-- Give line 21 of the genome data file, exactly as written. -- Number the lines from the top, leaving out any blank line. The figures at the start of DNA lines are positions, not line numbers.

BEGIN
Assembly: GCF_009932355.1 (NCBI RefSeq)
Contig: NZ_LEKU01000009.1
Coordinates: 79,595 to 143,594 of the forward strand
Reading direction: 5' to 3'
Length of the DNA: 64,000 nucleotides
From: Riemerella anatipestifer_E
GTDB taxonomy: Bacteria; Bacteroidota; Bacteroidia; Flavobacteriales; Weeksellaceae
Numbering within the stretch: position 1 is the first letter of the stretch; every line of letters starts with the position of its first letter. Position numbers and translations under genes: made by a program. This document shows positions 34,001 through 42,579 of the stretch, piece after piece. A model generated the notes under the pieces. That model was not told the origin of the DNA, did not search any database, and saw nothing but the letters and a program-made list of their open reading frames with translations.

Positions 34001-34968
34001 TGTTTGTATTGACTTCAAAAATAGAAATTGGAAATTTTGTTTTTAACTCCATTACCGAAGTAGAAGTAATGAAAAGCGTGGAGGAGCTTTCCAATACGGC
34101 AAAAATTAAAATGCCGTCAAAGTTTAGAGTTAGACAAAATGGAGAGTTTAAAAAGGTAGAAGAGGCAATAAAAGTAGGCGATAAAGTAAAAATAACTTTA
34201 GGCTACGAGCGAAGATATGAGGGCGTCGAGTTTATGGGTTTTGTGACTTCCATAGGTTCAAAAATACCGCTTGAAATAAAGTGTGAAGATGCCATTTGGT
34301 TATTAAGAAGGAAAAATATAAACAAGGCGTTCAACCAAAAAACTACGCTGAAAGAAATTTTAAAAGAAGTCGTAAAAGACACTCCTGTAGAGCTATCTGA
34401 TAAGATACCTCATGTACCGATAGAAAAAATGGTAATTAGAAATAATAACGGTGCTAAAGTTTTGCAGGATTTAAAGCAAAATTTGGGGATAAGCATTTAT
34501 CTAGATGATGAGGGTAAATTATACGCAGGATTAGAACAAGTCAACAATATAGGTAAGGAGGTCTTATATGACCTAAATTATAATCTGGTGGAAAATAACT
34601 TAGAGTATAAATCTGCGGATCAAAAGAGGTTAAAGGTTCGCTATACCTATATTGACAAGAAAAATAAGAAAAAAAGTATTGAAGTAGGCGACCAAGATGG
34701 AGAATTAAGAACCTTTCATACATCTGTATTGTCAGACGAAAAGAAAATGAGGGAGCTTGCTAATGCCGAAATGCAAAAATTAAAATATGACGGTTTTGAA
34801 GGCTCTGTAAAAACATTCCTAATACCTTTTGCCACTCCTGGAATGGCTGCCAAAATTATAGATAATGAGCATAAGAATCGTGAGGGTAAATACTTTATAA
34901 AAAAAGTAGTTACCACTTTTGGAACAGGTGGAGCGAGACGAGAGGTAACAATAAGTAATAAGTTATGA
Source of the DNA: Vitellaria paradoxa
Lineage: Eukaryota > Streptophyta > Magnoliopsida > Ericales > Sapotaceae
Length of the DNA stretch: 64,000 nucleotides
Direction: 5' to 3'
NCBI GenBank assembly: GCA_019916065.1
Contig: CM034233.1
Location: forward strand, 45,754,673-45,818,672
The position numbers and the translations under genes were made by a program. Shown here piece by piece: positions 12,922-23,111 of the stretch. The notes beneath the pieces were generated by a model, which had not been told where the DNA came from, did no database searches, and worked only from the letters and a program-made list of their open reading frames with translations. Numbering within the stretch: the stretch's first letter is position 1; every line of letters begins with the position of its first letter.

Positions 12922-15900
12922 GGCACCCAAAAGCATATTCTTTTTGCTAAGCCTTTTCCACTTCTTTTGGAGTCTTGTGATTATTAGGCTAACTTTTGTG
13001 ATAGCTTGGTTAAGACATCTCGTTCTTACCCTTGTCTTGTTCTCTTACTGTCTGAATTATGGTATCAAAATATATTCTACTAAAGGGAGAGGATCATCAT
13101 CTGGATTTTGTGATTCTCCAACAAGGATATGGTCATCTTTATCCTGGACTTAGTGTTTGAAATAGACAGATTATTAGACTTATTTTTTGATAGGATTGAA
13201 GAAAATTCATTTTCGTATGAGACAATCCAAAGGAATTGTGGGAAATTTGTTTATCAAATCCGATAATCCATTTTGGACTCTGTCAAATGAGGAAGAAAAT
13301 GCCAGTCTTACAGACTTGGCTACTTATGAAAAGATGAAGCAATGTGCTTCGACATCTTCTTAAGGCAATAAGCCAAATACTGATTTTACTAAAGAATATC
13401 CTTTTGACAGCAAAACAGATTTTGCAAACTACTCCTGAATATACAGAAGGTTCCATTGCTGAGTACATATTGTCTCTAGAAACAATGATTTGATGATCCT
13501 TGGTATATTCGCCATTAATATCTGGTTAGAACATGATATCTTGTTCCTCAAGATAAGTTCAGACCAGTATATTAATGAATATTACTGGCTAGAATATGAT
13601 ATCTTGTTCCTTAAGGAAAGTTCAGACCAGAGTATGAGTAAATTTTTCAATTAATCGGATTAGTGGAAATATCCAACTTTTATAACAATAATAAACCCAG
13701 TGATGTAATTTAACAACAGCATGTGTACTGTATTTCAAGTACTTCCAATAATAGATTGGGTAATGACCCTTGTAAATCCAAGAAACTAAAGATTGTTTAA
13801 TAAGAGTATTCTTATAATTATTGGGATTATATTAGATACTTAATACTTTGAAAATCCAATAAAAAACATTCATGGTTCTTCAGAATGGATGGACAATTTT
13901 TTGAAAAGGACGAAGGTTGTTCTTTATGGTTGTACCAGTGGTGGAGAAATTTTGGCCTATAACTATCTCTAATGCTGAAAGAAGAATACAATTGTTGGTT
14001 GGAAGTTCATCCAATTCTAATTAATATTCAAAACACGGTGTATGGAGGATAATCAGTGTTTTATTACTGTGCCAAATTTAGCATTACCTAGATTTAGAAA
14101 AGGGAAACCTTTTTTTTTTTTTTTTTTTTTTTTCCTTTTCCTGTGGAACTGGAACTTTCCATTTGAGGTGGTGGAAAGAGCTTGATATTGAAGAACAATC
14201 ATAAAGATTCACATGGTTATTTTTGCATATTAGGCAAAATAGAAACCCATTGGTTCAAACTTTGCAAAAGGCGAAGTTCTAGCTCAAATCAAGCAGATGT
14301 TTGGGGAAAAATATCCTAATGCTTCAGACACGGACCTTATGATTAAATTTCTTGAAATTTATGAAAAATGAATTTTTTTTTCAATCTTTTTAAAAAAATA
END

Lineage: Eukaryota > Streptophyta > Magnoliopsida > Ericales > Sapotaceae